Conversations about money should not alienate students

Sabrina Villanueva Avalos, Opinion Editor

“I’m getting $100 for every A I get.”

“Oh, don’t worry about it, I’ll just use my mom’s credit card.”

“Ew. Why can’t my parents take me to the Bahamas instead of Europe.”

Yes, these are actual sentences spoken by actual people who walk these hallways. Some people are extremely fortunate financially, and that is fantastic. What isn’t fantastic, however, is how statements like these alienate those who might not be as fortunate.

As a student with a relatively low socioeconomic status, I know what it’s like to be the less fortunate student listening to comments like these. I know what it’s like to work to help provide for my family and worry about how I’m going to fund my future in college and beyond. I’ve thought about money more than so many others who seem to think that everyone has the funds to maintain an expensive social life. This is what makes it so difficult to listen to my peers brag about brand new cars and vacation plans. For some of us, these have never been possible.

So many students have a constant worry about how their family is going to pay their rent for the upcoming month or making enough money to keep electricity on. Those of us who have jobs to support our families don’t have a stack of money set aside for luxuries; we focus on necessities. I learned how to balance a checkbook before most people learn what a bank account is, and vacations are rarely in the realm of possibilities.

So many students facing financial burdens like myself are unable to attend social outings such as movies or fancy dinners or expensive concerts because we don’t all have access to money all the time. In addition to that, we must deal with those who shove their wealth in our faces as if it were the answer to world peace. Intentional or not, it hurts, and these are the things that we need to look out for. I understand how cool it is that you’ve already visited five different countries before your twelfth birthday, but students need to start being more aware of who they’re bragging to. Don’t get me wrong, I don’t mind hearing about your vacations; if I went on one, I would talk about it too. However, there is a very fine line between sharing your experiences and bragging about them everyday to those of us who cannot relate to your fortune.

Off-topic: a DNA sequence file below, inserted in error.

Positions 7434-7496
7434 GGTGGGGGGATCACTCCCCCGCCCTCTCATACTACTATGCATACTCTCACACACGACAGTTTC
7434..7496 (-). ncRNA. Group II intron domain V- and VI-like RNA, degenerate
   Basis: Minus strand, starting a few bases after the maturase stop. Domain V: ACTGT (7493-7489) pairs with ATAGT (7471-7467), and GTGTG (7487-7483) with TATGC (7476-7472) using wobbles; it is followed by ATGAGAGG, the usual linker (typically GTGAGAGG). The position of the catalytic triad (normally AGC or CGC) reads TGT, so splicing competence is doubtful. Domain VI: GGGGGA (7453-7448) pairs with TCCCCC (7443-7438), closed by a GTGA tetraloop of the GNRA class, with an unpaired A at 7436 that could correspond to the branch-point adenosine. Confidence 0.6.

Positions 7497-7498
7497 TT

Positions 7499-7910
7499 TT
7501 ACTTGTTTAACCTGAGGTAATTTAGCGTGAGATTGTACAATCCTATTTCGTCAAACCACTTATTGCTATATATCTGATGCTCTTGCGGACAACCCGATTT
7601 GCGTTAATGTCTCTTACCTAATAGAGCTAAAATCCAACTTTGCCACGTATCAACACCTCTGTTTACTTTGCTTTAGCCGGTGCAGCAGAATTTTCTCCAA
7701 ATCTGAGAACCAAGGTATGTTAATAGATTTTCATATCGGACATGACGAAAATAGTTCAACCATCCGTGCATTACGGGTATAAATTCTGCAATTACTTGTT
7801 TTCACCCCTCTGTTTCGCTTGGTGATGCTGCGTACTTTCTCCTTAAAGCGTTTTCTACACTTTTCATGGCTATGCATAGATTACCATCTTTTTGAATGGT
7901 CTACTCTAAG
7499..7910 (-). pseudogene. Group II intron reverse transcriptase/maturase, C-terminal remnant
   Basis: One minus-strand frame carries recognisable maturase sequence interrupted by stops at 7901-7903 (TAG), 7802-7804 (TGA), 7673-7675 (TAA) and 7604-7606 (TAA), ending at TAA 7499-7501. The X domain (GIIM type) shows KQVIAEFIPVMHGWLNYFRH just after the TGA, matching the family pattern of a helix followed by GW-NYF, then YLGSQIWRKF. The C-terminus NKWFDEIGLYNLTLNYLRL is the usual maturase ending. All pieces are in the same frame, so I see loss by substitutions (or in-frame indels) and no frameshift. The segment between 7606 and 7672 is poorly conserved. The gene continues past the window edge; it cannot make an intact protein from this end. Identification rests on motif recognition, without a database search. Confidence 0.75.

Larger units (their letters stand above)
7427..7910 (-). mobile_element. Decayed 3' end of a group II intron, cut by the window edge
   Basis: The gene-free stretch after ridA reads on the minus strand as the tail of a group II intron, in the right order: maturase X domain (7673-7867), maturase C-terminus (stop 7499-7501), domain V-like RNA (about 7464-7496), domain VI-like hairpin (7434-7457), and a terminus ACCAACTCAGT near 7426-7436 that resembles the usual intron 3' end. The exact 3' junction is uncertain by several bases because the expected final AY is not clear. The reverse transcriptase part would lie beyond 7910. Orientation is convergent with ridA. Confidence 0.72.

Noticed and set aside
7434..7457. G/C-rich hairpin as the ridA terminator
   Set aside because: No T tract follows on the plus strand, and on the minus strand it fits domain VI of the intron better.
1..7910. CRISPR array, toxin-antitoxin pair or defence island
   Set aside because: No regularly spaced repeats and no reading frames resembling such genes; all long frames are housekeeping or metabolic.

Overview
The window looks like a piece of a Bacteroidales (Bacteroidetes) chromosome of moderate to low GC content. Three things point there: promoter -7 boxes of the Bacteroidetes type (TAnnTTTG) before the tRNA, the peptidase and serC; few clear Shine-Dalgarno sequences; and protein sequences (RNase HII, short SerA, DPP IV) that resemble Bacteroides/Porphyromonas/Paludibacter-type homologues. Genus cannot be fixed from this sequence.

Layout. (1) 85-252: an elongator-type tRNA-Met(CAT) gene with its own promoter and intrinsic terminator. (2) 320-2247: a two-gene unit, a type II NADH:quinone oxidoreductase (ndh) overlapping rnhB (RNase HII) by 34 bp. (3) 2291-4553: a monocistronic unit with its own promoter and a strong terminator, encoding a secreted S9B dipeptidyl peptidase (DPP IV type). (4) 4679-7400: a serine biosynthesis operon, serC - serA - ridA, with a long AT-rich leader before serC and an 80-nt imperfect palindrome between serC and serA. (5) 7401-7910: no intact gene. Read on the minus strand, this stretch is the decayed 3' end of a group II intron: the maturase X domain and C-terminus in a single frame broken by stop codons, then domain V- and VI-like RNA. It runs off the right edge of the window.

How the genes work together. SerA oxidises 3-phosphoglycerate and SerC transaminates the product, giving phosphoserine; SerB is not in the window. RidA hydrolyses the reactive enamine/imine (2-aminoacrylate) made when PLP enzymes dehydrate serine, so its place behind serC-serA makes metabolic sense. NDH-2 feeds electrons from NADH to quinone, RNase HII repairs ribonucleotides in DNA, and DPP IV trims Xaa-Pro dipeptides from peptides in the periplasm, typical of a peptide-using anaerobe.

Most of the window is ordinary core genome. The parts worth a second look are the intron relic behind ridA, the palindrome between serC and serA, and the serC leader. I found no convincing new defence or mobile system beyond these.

I get it, talking about money is hard and it’s awkward, and many of us don’t know how to do it because it’s never been a worry before. However, it is something that we do need to talk about because whether you see it or not, it is going to be a huge part of our futures. I know the reality of paying bills, affording the necessary groceries and living life on a budget. Students need to start becoming educated on the real role that money plays in our daily lives, even if they are not responsible for it now, and the best way to do this is to start talking about it. Students need to be aware that we are all in different financial situations, so we need to stop talking about money as if we are all the same. While some of us have parents that are able to provide everything from the necessities of life to social outings with friends, others are obligated to work just to be able to afford the necessities and anything extra is a rare added bonus, if it’s even possible at all.

I’m not asking you all to stop discussing your awesome new clothes and your expensive Christmas gifts. I’m asking you to realize that the person sitting next to you may not be able to get all of those things, so be wary when talking about them. When you don’t know how to talk about something, find a different conversation. We all have so many other qualities and the diversity at our school is endless. There is so much more to our student body than money and material goods. Don’t allow your ignorance about money to affect your ability to interact with those around you.